I don't know if it's an idiomatic expression or something, but I've been trying to get the meaning of this phrase 「盗むとこは盗ませてもらえ」. I've tried to search it but nothing would come up. Maybe it's supposed to be taken literally...? I'm really kind of confused.

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    Is the hearer an apprentice of some kind? – broccoli forest Nov 20 '18 at 5:20
  • is a subordinate of the speaker, to be precise. The speaker is talking to the hearer about him (the subordinate) and another co-worker, who's doing better than him (still the subordinate) job-wise. – user28000 Nov 20 '18 at 6:23
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    Related: japanese.stackexchange.com/q/30448/7810 – broccoli forest Nov 20 '18 at 6:28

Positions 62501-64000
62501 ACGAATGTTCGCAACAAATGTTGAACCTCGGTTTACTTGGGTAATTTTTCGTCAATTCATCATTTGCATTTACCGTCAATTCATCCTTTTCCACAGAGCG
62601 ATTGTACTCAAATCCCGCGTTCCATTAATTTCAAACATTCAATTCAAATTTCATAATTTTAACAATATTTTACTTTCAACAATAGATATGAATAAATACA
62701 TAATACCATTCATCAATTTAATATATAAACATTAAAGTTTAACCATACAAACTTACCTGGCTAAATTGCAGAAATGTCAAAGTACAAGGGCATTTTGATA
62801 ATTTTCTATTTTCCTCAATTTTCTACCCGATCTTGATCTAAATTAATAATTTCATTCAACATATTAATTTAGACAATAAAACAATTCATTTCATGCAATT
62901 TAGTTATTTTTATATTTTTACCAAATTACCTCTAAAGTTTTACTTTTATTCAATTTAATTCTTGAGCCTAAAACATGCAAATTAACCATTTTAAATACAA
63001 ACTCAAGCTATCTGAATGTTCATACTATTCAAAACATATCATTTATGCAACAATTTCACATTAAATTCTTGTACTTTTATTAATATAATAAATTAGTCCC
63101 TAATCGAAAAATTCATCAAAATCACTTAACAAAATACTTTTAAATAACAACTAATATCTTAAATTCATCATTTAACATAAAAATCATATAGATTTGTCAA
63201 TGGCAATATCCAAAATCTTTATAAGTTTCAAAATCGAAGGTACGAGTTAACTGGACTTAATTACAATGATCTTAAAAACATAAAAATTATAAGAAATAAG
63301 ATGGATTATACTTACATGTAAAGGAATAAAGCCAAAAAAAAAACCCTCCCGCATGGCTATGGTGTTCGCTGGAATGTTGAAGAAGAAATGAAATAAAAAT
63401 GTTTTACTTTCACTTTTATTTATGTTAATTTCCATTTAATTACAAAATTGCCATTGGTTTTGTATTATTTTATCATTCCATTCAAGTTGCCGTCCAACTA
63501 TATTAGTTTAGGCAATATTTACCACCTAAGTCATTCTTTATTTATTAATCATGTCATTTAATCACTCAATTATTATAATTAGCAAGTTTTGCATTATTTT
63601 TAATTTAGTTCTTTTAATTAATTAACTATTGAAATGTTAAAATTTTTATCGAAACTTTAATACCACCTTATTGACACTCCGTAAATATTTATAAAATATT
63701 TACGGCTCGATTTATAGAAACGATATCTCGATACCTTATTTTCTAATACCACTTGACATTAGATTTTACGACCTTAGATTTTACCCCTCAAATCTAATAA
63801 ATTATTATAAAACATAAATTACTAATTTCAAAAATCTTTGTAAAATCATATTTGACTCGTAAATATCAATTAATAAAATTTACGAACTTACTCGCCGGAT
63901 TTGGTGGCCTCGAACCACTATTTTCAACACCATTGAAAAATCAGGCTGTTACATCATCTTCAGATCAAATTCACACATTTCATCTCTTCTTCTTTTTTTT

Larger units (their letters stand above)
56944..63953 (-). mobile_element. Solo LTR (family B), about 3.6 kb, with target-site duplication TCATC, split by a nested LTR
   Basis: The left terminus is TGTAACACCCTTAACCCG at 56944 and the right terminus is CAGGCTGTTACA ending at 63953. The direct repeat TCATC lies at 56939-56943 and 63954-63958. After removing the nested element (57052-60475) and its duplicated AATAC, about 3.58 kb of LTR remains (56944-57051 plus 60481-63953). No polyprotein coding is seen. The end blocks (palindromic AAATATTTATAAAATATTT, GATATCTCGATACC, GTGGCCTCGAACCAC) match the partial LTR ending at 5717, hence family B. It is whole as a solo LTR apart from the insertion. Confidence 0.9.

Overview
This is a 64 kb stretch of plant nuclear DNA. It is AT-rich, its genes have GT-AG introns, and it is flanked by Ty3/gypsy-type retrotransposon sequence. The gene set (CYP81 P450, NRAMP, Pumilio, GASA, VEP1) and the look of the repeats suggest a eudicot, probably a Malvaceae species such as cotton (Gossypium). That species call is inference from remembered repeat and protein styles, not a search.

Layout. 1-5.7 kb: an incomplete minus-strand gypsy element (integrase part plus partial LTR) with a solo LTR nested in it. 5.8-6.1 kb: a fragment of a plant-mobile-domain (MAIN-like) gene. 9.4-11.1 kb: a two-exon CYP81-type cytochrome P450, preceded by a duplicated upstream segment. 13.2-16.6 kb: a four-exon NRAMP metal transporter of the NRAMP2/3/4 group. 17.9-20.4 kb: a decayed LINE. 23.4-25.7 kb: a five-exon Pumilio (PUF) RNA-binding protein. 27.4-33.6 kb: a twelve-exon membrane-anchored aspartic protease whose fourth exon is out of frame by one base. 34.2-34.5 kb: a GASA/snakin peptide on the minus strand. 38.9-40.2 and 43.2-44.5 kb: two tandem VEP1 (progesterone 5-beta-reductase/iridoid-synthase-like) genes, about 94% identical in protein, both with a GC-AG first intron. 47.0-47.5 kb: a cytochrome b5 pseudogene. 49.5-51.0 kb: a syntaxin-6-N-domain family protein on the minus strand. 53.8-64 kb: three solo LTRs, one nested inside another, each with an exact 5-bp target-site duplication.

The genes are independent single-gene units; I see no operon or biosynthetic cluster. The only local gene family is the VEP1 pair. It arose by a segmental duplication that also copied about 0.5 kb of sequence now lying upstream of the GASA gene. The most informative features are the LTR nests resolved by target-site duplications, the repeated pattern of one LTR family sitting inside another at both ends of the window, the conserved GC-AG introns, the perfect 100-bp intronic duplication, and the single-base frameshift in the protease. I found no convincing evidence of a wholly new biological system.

• Feels like "If you want something, it's on you to make it happen". – あらまあ Nov 20 '18 at 8:54

盗むとこは盗ませてもらえ is not an idiom. It's an ordinary sentence whose very literal translation would be "What(ever) you (can) steal, let them allow you to steal". とこ is ところ, which loosely means "elements/parts (of a skill)" here.

Of course it might mean something like "you should plagiarize everything" if the speaker were a villain, but in this context 盗む means something different. Here's an excerpt from 明鏡国語辞典 第二版:


④ 技芸や技術などを見よう見まねで学び取る。「師匠から芸を━」「先輩から仕事のしかたを━」 表現 むしろその積極性をプラスに評価していう。

This 盗む actually refers to actively learning something by watching experts or by imitation. This way of using 盗む is not negative at all.

Thus, 盗むとこは盗ませてもらえ means "You must imitate what can be imitated (without bothering to ask your coworker for assistance)" or "(If someone is doing better than you about something,) you should learn to do it in the same way by watching him."

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